What’s your lucky number? For Mongolia, it’s 58.


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The hall was large and chilly. But it was also full. Nearly 80 people had come to listen to a presentation on Mongolia’s ratings in the 2009 Doing Business survey. I was happy to see a healthy mix of government officials, private firms, developmental organizations, NGOs and journalists there.

The Doing Business project looks at the business environment in 181 economies using ten indicators that reflect the life cycle of businesses. Then it ranks them. Governments can use the rankings to compare themselves to other countries, or to measure their own progress in business reforms over time.

Mongolia is currently at 58, a slight drop from last year. It is 7th in the East Asia & Pacific Region, well ahead of China (83) and Vietnam (92). Mongolia also outperformed most countries of the former Soviet Union, including Russia (120) and Kazakhstan (70). Quite an achievement!

Sylvia Solf, the Program Manager from the Doing Business team, gave a great presentation. I watched the audience as she spoke; many took notes, virtually all paid close attention. There was also commentary from the Minister of Finance, the World Bank, EBRD, the CEO of XacBank, and the Chairman of the Mongolian Chamber of Commerce and Industry. Afterwards, journalists swarmed all over her.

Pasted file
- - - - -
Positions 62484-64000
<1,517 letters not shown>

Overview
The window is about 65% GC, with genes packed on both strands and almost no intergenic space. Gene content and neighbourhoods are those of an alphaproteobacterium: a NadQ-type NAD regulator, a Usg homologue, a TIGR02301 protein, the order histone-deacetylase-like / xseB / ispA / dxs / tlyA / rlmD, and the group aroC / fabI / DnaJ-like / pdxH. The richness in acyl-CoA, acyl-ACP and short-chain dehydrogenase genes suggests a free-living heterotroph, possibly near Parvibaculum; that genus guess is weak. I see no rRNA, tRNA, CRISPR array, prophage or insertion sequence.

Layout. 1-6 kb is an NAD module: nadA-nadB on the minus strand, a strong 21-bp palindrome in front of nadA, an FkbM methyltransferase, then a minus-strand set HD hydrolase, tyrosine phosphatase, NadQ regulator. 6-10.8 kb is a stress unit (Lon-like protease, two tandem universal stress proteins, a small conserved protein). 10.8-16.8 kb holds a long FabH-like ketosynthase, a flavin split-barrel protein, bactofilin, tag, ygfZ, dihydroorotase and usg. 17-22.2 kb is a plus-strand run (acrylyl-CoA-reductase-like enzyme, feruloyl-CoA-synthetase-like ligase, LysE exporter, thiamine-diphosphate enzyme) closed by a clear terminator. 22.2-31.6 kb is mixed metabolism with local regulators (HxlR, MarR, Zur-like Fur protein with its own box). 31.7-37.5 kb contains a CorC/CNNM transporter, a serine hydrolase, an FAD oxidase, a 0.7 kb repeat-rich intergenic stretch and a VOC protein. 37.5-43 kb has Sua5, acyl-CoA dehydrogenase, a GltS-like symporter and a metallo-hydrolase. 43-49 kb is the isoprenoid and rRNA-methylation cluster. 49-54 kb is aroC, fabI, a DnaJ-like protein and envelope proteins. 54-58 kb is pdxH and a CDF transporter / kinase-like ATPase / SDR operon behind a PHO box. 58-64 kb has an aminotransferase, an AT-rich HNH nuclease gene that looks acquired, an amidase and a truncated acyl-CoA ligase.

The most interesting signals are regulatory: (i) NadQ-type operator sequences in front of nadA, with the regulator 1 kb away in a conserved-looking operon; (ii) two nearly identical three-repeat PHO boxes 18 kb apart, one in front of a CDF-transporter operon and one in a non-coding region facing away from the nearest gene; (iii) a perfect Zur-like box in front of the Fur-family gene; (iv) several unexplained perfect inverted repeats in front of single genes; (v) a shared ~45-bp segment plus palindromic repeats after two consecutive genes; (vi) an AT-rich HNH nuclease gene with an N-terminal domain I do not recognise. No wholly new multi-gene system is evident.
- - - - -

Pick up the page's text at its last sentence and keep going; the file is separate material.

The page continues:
Mongolia is nervous these days. Since the onset of the global economic crisis, copper prices have collapsed: they fell from over $7,000 per ton to under $3,000. This has dealt a major blow to Mongolia’s foreign exchange earnings, and has left a big hole in the state budget. Mining companies are putting their plans on hold and pulling out staff. This is not just a loss for Mongolia: friends of ours from Rio Tinto left just last Saturday, depriving my daughter of a playmate.

Mongolia will have to compete harder now, and the government understands this. Not only is it taking the Doing Business indicators seriously, but also looking to improve business inspections, beef up corporate governance, and tackle thorny trade issues.

Overall the workshop went well. Our partners, the Consultative Council on Investment Climate and Private Sector Development, did a fantastic job organizing the workshop. The World Bank’s communications team mobilized excellent press coverage. And the Mongolian government is serious about improving its business climate.

But for me, the highlight was hanging out with Sylvia. She was good fun and enjoyed being in Ulaanbaatar, even in winter. I don’t think she’ll mind coming back next year.

Now for the hard part: making reforms happen.

>> Click here to read the 2009 Doing Business Profile for Mongolia.


David Lawrence

Communications Consultant

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